After reading about how you could be on the NYT bestseller list and almost qualify for food stamps with Big Publishing, let’s move over to indie world.
As those who have read The Passive Voice for awhile (the first post was less than three months ago, so it hasn’t been that long) know, Joe Konrath is the Vladimir Lenin of the self-publishing world – developing the economic theories and political philosophies of indie writing. A lot of what passes for standard self-pubbing strategy in this very new world began with something Joe wrote.
It’s worth your while to go to Joe’s blog and read through his business-related posts chronologically, beginning in January, 2011, and moving forward. You’ll see the evolution of his thinking and understand how we got to where we are today.
Just so we’re clear – in six months, we’ll be in a world much different than the one we’re in today.
As a useful comparison to the previous Dollar Day posts about authors working with traditional publishers, here are some excerpts from one of Joe’s posts in late January, 2011, comparing his life in traditional publishing with indie world:
Last January, I made $2,295 on Kindle, and I was amazed I could actually pay my mortgage on books NY rejected.
“Amazed” is no longer strong enough a word.
In just 12 months, I’ve seen a 2000% increase in income. And ebooks are still only 11% of the book market.
What happens when they’re 15%? 30%? 75%?
And yet, I still see some writers clinging to the notion that getting a book contract with a Big 6 publisher is the way to go.
. . . .
For Bloody Mary, my second novel, they sent me to the West Coast. I had ten official signings. But I quickly realized what a giant waste of money tours were. Why do signings at only two bookstores in L.A. when there were 30 stores in town? Why fly from city to city, and pass up all those bookstores between cities?
So, on my own, between official signings, I dropped in 95 additional stores and signed stock.
It was eleven days of busting my ass. No sleep, constant travel, constantly being “on.” But I felt it needed to be done.
The next year, for Rusty Nail, I was on the road for 55 days, and signed at over 500 bookstores. I blogged about it, day by day, but here are the final stats for that tour:
Miles driven: 11457
Books signed: 4066
Books hand sold: 214
Booksellers met: 952
Bookstores visited: 504
It remains the hardest thing I’ve ever done. I was so exhausted after that tour–physically, mentally, emotionally–that it took me weeks to get back to normal.
If we assume that every book I signed on that tour wound up selling (which is a big assumption,) it means for every hour I spent on the road, I sold three books.
It was the very limit of what I was capable of doing, and the best I could do was a book sale every twenty minutes.
. . . .
[After self-publishing ebooks on Amazon] In January, I haven’t done a single bit of promotion. No touring. No signing. No interviews. I’ve basically sat on my ass this month.
And I’ve earned, on average, a dollar a minute.
In 2006, it took me almost 8 weeks to sell 4000 books.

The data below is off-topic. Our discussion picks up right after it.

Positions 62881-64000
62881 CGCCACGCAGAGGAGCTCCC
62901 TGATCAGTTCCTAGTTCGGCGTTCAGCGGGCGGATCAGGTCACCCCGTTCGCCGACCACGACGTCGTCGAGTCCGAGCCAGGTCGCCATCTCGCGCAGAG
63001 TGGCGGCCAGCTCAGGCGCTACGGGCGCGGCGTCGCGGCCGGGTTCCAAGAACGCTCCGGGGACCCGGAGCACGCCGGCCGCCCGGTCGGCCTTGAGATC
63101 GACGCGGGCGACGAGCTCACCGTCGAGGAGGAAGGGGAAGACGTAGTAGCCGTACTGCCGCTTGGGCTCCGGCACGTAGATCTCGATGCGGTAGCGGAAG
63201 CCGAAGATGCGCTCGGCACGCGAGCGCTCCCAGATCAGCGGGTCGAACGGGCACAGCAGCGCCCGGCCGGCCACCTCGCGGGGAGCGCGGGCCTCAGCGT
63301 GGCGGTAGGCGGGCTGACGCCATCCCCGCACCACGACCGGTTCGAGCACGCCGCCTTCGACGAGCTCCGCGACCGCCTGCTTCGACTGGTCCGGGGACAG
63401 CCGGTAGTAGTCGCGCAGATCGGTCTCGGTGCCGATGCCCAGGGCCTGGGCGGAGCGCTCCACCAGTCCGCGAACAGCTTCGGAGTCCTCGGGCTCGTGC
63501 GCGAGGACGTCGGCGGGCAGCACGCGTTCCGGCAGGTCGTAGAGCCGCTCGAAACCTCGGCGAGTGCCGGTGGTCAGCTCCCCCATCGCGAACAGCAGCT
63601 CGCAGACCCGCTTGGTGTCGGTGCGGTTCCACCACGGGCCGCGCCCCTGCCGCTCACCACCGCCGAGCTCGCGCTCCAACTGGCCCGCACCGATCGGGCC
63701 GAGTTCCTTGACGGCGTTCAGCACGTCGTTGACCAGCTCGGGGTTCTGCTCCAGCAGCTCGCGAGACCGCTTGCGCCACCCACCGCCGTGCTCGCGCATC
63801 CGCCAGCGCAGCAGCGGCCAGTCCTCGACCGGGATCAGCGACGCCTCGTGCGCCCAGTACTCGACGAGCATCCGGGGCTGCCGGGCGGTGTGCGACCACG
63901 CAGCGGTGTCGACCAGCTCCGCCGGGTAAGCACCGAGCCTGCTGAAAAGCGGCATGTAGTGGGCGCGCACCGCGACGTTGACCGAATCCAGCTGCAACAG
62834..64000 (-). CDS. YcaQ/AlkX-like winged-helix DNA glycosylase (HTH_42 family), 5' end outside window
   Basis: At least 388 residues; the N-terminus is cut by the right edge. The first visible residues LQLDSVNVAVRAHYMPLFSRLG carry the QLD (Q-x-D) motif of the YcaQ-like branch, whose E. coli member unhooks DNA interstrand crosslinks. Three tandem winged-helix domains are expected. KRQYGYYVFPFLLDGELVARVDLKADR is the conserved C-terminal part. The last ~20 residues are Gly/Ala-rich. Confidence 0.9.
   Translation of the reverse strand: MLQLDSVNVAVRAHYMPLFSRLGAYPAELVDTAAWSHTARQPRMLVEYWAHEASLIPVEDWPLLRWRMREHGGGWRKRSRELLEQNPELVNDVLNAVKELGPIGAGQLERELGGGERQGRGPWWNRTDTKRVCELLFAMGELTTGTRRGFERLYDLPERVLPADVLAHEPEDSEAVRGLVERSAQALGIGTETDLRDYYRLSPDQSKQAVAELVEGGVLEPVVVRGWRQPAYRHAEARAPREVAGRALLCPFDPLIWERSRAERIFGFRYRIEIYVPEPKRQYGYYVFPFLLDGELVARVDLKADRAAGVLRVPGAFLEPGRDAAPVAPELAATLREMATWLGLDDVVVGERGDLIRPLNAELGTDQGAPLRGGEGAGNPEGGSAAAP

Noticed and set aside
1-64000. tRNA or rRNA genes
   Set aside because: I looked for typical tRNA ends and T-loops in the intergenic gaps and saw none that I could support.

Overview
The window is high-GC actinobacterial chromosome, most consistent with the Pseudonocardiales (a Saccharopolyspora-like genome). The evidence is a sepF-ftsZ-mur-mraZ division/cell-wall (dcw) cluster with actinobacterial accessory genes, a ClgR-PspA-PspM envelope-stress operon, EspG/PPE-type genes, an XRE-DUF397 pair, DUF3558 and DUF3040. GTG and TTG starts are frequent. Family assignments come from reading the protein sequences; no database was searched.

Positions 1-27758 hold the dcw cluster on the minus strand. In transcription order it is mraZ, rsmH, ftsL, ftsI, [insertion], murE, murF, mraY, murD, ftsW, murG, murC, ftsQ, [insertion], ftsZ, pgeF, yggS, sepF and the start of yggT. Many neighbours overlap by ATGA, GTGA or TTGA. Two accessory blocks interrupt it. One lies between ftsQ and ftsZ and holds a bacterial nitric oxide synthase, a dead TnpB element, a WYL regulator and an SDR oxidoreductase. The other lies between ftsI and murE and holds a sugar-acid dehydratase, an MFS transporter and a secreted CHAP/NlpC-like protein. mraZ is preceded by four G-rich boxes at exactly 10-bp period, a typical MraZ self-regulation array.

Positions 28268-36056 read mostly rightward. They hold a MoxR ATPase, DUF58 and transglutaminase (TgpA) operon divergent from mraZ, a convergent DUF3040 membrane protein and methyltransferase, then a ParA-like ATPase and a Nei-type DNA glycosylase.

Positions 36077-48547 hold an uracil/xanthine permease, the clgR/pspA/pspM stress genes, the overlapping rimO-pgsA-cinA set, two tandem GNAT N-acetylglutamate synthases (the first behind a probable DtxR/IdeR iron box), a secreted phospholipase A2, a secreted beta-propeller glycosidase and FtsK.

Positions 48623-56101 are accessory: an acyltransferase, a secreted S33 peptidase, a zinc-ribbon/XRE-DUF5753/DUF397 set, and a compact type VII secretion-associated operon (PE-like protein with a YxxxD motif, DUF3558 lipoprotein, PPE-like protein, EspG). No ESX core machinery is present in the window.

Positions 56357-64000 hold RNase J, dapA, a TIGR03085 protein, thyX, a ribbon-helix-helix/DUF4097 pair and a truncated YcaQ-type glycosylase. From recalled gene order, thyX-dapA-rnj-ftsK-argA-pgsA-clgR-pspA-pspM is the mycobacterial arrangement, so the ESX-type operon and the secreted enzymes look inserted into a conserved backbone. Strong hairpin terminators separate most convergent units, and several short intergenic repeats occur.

In 2011, it took me five and a half days to sell that many. And I didn’t have to drive across twenty-nine states to do it.
. . . .
I just checked my last royalty statement. Rusty Nail, that book I worked so hard to promote, has thusfar earned me $42,000. This includes all of my hardcovers, paperbacks, ebooks, and foreign editions, combined.
With self-publishing, in a single month, I was able to earn the same amount of money it took me four and a half years to earn through traditional publishing.
. . . .
Last year, I released Trapped on my own, on Kindle.
In the last 68 days, Trapped has earned me over $20,000. It’s currently selling over 160 copies a day.
Because this is my career, I measure my success with how much money I’m able to make. But money is only part of the equation. The amount of time invested in order to earn that money is just as important.
I’m pretty sure I’m the only author who has ever visited 100 blogs in a month, or 500 bookstores on tour, or sent 7000 letters to libraries and bookstores (each with a signed drink coaster.)
These things took a considerable amount of time to do. Time I could have spent writing more books.
. . . .
I used to spend about 80% of my professional time self-promoting.
. . . .
I’m a writer. So I’m devoting my time to writing, and quitting all of that other stuff.
Self-publishing ebooks hasn’t just made me money. It has also given me my life back.
In a more recent post from just a few days ago, Joe updates his self-published numbers:
Two hundred and seventy-six thousand, one hundred and eleven.
That’s how many self-pubbed books I’ve sold.
About 245k of these on Kindle.
20k on Smashwords,
5k on Createspace,
The rest divvied up among Nook, OverDrive, and my website.
. . . .
So far, in April, I’ve sold over 30,000 books. I’ll easily break 35,000 this month.
So, by Christmas, I’ll have hit half a million books sold.
Of course, that’s a conservative estimate. I’m releasing four more ebooks this month, have several more scheduled for the year, and I expect ereaders to keep selling as their prices keep going down. The market isn’t close to being saturated.
I don’t think I’ve really hit my stride yet.
In March, I earned over $68,000. But I know that number can go up. Other authors have earned more. A lot more.
Link to the rest at Joe Konrath #1 and Joe Konrath #2